AMD Big Navi to Reportedly Feature a Gaming Clock of 2.4GHz w/ just 255W TGP [Update]

There’s a lot we’ve heard about AMD’s upcoming Big Navi graphics card: The number of compute units, ray-tracing capabilities, memory size as well as the TDP. However, the operating clocks have been all but uncertain up until now.

As per Patrick Schur, the Navi 21 XT GPU will run at a Game Clock of 2.4GHz, with a TGP of just 255W. Keep in mind that Game Clock is different from the Boost Clock which is a bit higher (likely 2.55GHz here). It’s the average clock speed sustained by the GPU during prolonged gaming sessions while the boost clock refers to the maximum achievable GPU core clock under load.

Update: As per certain sources, Navi 21 XT will feature a lower game clock, somewhere in the 2-2.1GHz range, with the boost clock being up to 2.4GHz. As you can see, the deltas between the base and boost clocks have grown significantly compared to Navi 10. This means that the vanilla models’ performance may vary quite notably from that of the higher-end factory OC variants. This will be a cause of concern among both reviewers as well as enthusiasts as you’re basically getting different performance tiers with the same GPU.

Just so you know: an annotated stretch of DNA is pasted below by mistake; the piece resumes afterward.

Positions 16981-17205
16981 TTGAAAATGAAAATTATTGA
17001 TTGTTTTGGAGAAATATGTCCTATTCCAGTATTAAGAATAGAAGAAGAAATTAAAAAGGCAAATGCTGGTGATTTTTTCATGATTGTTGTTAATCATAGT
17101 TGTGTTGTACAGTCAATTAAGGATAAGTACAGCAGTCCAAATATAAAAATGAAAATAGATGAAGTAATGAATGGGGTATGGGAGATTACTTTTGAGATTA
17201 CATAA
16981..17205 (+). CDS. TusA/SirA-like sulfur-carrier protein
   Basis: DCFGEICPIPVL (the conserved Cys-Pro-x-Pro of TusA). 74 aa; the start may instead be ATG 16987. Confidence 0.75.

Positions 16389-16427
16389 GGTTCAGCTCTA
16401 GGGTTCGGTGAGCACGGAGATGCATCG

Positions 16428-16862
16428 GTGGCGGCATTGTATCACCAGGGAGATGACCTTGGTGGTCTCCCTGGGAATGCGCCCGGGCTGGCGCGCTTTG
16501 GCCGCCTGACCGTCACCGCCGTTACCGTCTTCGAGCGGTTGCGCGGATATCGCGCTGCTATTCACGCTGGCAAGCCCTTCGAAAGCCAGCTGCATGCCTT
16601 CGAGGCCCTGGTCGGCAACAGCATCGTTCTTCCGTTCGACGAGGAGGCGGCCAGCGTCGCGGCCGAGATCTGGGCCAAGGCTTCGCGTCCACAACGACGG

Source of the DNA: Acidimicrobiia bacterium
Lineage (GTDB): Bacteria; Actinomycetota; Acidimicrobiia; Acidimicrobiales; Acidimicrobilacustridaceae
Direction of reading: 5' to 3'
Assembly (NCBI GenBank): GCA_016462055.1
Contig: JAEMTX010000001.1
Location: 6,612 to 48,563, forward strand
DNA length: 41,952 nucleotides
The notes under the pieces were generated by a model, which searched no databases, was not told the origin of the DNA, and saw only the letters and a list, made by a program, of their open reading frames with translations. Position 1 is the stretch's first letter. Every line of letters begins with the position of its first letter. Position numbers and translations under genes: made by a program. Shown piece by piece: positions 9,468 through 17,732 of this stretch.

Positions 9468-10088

The TGP is also quite impressive. Considering that the Radeon RX 5900XT will be more or less on par with the RTX 3080 which draws as much as 400W under load, we’re looking at a much more power-efficient part drawing just under 300W.

At the same time, at higher resolutions, the memory bandwidth is more important than the core clocks which is why there’s a good chance that the RTX 3080 might be slightly faster at 4K. And then there’s the matter of ray-tracing. Some rumors state that part of the CUs will be reserved for the BVH acceleration, with ray-intersection units being limited to ray-triangle and ray-box intersection testing. If this is indeed true, then NVIDIA’s RTX 30 series GPUs will likely be notably ahead on ray-traced titles.

Last, but not the least, take this entire thing with a grain of salt. Just another week or so before we know what’s true and what’s made up.


Computer Engineering dropout (3 years), writer, journalist, and amateur poet. I started my first technology blog, Techquila while in college to address my hardware passion. Although largely successful, it was a classic example of too many people trying out multiple different things but getting nothing done. Left in late 2019 and been working on Hardware Times ever since.

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